Continuing on the theme of the most well-known (and delicious) Greek recipes, here’s my version of one of the number 31 pies- in this case, spanakopita. What spanakopita is, is essentially a spinach & feta cheese pie, made with phyllo pastry. Now, if you have the time & the inclination, you can make the phyllo yourself- and this is something many Greeks do at home, as a matter of course (and knowing how to make home-made phyllo is considered a wonderful, useful skill to have). Even though home-made phyllo tastes waaaaaaay better than the ready-made (frozen) version, sold at supermarkets, the recipe I offer uses ready-made, because- in the spirit of honesty- that’s what I use myself when I make spanakopita at home. Using home-made or ready-made phyllo takes cooking spanakopita in two completely different directions. In the first case, we’re talking of a lovingly, painstakingly produced home-made pie which you can feel very proud of (and here you can find a very good recipe for spanakopita, including directions on how to make your own phyllo dough). In the second case, we’re talking of a delicious everyday meal which you can make at the spur of the moment.
My version of spanakopita
- 500 gr. ready-made phyllo (usually sold in the supermarket, at the frozen food section)
- Extra virgin olive oil (to oil the phyllo)
- 2-3 onions, finely chopped
- 1 bunch of spring onions, finely chopped
- frozen or fresh spinach (hard to say how much. Probably 3 bunches of fresh spinach or half a large bag of frozen. But you have to play it by ear here & go by experience)
- fresh herbs: parsley, mint, dill, whatever you have or prefer; dill is more traditional, but I’ve used various combinations & all have worked (all of them chopped finely)
- 2-3 eggs
- 500 gr. feta cheese (again, you’ll have to play it by ear about the exact amount; you want a good balance of spinach & feta)
- 3 loaded tablespoons ricotta cheese
- 2-3 large tablespoons greek yoghurt
- Black pepper to taste
- Some freshly grated nutmeg, to taste
- a bit of extra virgin olive oil, not too much (for the filling)
- some dry herbs (optional)- e.g. dried mint, dried dill, or dried parsley
- Preheat the oven to 180-200 degrees celsius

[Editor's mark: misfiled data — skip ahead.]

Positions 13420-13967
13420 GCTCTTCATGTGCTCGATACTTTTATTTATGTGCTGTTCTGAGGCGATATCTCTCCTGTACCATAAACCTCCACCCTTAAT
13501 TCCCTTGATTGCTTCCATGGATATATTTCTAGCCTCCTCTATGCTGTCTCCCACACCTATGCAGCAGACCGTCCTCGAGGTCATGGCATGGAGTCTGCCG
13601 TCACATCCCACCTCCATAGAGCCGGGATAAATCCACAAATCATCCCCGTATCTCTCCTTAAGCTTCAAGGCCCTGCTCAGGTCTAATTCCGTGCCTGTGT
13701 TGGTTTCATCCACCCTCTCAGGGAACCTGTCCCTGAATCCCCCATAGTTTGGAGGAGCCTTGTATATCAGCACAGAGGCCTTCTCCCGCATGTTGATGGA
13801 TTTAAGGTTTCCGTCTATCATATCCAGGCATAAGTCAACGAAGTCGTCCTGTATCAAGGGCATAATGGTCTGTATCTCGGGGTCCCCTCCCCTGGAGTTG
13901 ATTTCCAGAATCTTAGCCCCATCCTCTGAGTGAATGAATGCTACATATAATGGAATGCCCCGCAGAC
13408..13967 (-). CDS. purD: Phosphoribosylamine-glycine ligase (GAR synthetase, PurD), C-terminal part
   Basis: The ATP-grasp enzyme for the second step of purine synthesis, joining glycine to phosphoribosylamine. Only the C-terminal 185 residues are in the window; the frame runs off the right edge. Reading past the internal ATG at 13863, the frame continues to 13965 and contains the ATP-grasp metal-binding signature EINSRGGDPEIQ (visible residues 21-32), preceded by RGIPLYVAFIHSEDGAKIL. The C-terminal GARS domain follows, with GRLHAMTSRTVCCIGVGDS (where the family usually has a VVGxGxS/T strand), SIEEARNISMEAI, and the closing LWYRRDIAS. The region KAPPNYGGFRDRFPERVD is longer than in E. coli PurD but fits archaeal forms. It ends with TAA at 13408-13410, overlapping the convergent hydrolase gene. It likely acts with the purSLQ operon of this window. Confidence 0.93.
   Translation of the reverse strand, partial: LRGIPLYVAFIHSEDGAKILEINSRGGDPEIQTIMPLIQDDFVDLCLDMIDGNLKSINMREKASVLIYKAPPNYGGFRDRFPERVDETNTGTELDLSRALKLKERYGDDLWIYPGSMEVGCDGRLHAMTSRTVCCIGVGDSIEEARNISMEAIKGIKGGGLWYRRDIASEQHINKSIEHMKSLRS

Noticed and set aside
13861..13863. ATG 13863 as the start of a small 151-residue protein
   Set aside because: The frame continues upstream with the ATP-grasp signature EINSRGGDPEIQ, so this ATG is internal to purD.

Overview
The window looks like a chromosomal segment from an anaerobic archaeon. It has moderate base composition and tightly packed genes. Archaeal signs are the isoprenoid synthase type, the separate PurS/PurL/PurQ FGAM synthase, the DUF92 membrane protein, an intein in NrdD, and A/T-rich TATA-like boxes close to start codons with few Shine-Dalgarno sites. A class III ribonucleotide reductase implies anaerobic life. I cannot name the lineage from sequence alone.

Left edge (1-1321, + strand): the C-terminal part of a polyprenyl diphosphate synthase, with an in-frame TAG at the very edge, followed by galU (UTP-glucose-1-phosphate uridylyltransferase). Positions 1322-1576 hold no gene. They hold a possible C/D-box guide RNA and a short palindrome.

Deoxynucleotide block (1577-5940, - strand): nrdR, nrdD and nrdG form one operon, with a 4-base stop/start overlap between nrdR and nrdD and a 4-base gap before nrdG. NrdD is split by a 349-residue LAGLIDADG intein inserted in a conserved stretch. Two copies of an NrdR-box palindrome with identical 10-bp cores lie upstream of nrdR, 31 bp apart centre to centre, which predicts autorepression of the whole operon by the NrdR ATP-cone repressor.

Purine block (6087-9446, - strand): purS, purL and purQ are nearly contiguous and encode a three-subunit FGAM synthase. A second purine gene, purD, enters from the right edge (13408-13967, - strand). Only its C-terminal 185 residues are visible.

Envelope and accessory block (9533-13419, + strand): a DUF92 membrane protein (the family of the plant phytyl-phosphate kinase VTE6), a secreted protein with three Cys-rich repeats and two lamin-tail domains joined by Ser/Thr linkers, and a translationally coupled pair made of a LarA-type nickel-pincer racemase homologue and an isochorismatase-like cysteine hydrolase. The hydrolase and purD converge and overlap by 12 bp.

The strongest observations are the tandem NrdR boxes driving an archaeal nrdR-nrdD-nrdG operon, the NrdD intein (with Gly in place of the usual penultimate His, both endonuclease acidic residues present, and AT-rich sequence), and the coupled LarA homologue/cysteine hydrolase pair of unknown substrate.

- Sautee the onions, spring onions & spinach until softened & wilted. Towards the end, add the fresh herbs & cook a couple of minutes more
- Put the spinach & onion mixture in a colander & let it drain, so that there’s no water, & until it cools a little. Put aside
- In a large bowl, mix the eggs (beaten) with the feta cheese, which you’ve crumbled with your hands
- Add the ricotta & greek yoghurt
- Add pepper, nutmeg, a bit of olive oil & perhaps the dried herbs (if using)
- In a large pyrex dish, place 5-6 pieces of phyllo, oiling each one as you go. Put the mixture of spinach & cheese on top, & then put 5-6 pieces of phyllo on top. Oil the top of the pie with extra virgin olive oil
- If you want, at this stage (before putting the pie in the oven) cut the spanakopita with a sharp knife in pieces so that after it’s cooked it can be cut more easily
- Cook in the preheated oven for about 30 minutes, or until the top of the spanakopita is reddish / golden.
- Cool for a bit, & then eat. In my personal opinion, this is nicer eaten after a couple of hours, not straight from the oven, but others disagree!
Here are some other versions of spanakopita:
- Elly’s cheater’s version of spanakopita sounds and looks delicious. She uses- like I do- ready made phyllo.
- Ivy offers a version of ‘spanakopitakia‘ which are small, triangle-shaped spanakopitas. These are very quick & easy to make and, I’m sure, delicious. And here’s Ivy’s own version of spanakopita.
- I already mentioned Kalofagas’ version of authentic, with cooked-from-scratch-phyllo, spanakopita. But here’s the link again, in case you missed it.
- Maria’s takes spanakopita in 2 different directions. First, she offers a wonderfully described recipe of pie mixed with all sorts of greens (including spinach). She then also offers a self-crusting version of spanakopita, with no phyllo pastry at all. I’m definitely going to try this soon!
- Last but not least, here’s a very interesting, completely different, version of spanakopita, a palestinian spanakopita, which I found in Laurie’s blog.